VDOMs and their cousins have had the spotlight in the front-end web for years and years now, but I believe there's a much bigger and harder problem that people often treat as secondary, and that is reactivity.

We've got some state, and we want to be able to change it, but if we can't push updates to the rest of the system any and every time it changes, we'll get inconsistency. The VDOM tackles the how of updating the DOM, but it says nothing about when to update it, much less when to do other things like make network requests.

It's my opinion that in an IO-heavy and/or retained-mode-GUI context - which is to say most of what JavaScript gets used for - this is the central question of any stateful system. State is nearly useless if it can't drive the rest of the system, and so observing its changes needs to be treated as a central concern.

Redux, setState, and hooks address this problem of "when" by forcing all state changes through a function call. "When" is "when the function gets called". There are some problems with this:

Other frameworks like Vue and Svelte take a different approach: changing state is more ergonomic, but it's also deeply intertwined with a particular UI framework. Lots of magic goes on under the hood to synchronize the two.

It's my belief that MobX is the only one so far to have solved this problem in the general case. I won't go too deep into its concepts, but I'll give a quick summary.

The idea is that you have:

  1. State: mutable, (mostly) plain JavaScript values
  2. Derivations: pure expressions incorporating those state values which will automatically cache and re-use their latest value until an incorporated piece of state changes
  3. Effects: side-effect-y functions that incorporate a combination of 1 and 2 and re-run when those dependencies change


Effects can then do anything, from updating the DOM to logging, based on this information.

How MobX works underneath is out of scope for this article, but it works really well. There are a couple of caveats, though, because of the limitations of doing this as a library:

In practice these aren't huge problems, but together they point to something that really feels like it should be a language-level primitive. I believe reactivity is an extremely powerful paradigm to use across all kinds of domains, not just GUIs. The rust-analyzer project even uses it for a compiler, via the salsa library.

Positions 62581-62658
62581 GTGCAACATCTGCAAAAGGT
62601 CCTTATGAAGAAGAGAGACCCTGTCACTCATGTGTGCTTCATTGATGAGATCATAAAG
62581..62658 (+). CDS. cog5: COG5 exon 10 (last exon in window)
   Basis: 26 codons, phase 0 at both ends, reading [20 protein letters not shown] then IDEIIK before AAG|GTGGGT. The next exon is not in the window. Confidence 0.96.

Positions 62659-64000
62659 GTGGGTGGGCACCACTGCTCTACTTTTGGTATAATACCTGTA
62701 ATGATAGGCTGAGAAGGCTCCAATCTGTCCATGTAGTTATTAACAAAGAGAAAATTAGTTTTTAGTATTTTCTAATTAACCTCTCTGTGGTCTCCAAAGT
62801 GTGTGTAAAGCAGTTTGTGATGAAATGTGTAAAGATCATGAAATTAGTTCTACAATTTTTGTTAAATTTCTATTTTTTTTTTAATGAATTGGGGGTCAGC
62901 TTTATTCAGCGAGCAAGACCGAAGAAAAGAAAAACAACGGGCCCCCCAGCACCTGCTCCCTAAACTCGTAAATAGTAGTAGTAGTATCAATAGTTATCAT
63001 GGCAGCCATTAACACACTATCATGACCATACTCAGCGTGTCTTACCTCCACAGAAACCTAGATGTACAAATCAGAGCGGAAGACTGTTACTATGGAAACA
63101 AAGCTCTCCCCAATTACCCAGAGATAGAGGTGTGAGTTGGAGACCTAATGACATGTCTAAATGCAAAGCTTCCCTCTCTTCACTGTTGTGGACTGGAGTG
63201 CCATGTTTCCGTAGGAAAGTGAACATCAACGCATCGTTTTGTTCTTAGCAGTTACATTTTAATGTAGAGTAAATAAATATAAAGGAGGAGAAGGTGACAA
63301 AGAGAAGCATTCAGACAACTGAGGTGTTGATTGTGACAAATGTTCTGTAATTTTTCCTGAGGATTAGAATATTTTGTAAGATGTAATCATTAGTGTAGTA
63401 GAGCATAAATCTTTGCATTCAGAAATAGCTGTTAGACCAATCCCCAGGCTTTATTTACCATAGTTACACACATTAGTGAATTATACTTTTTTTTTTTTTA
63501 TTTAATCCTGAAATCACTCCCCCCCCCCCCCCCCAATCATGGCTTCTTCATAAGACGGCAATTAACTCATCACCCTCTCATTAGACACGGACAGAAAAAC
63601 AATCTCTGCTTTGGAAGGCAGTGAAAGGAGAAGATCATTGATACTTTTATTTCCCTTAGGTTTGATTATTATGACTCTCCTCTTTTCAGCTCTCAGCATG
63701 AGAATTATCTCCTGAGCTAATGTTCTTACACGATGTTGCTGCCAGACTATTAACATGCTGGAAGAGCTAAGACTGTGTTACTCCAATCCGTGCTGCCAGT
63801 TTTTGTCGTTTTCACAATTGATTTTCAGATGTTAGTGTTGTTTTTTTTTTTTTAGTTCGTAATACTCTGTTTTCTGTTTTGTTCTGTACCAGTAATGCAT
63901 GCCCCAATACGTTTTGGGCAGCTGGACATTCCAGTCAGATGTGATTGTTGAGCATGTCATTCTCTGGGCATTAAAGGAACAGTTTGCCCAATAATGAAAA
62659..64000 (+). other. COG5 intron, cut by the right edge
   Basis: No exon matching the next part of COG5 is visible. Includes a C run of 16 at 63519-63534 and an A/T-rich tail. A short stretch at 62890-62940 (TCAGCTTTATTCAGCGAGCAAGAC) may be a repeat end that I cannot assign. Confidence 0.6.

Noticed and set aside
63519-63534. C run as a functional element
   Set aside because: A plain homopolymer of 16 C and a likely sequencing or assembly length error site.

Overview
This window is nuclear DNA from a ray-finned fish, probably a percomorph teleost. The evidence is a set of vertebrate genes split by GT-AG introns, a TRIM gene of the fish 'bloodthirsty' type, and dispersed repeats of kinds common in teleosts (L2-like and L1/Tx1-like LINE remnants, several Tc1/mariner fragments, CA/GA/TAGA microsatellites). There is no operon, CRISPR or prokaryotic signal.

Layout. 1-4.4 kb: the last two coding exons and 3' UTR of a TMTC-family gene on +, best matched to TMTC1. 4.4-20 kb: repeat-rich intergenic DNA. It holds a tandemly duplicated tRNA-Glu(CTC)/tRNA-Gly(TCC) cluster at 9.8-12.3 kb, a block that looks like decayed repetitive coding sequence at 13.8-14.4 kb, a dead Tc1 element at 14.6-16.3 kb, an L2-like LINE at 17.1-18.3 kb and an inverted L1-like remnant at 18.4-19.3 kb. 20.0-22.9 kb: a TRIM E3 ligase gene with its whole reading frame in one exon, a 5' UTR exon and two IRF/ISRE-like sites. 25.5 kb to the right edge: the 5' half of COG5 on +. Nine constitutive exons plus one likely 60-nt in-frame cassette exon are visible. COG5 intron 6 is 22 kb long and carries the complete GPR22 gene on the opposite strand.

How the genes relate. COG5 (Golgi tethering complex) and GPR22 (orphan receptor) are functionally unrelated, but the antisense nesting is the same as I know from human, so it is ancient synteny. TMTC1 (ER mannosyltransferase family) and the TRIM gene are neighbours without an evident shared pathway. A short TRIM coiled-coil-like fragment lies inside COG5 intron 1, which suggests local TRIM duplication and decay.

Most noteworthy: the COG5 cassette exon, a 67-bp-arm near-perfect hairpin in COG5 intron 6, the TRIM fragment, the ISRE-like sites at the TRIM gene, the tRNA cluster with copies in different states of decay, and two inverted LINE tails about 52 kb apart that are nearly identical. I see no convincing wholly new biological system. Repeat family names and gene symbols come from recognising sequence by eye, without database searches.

And of course you can probably see how this dovetails very nicely with the func/proc distinction. Derivations will always be pure, procs will often be focused on changing observable state which will then have more pure derivations made from it. In fact, the plan is for all mutable state to be observable. None of it can slip through the cracks and go unobserved. It will be impossible to make the most common mistakes people make with MobX.

As I'm writing this, I just had another idea. I wonder if I could enforce that all "outside-system" side-effects are placed inside reactive side-effects, so that they can only be triggered when the program state changes.

I think there's a ton of interesting stuff to explore here.

Misc niceties #

Here's a grab-bag of other, more straightforward improvements I plan to make over JavaScript/TypeScript:

Status and timeline #

I technically got my first "counter app" (a GUI with a number and + and - buttons) working in Bagel a little while ago, which was a huge and exciting milestone for me. With that said there are still lots of unsolved problems, many of which could require me to rethink fundamental ideas (which is why I didn't show much in the way of code or examples in this post), and even without those there would still be a ton of work to be done. And, to emphasize, this is a passion-project, so it's first and foremost about what's fun for me and that includes the timeline.

With that said I hope people thought this was interesting, and I'll post more about Bagel on here once I have more to show. I look forward to any feedback that might come my way, and if you really want to go spelunking in a repository that's broken more often than not, you can find Bagel in its (semi-)current state on my GitHub.

Thanks for reading, and cheers! 🥯

Epilogue: The name? #

One Sunday I was struggling to come up with a name for this project that was starting to turn into something real, and my girlfriend was making bagels. I thought the word "bagel" was short, catchy, cute, memorable, and probably wouldn't have any name collisions. It also plays into the "two halves" thing and reduces to the nifty and unused file extension .bgl (please don't take it! :) ), so it stuck.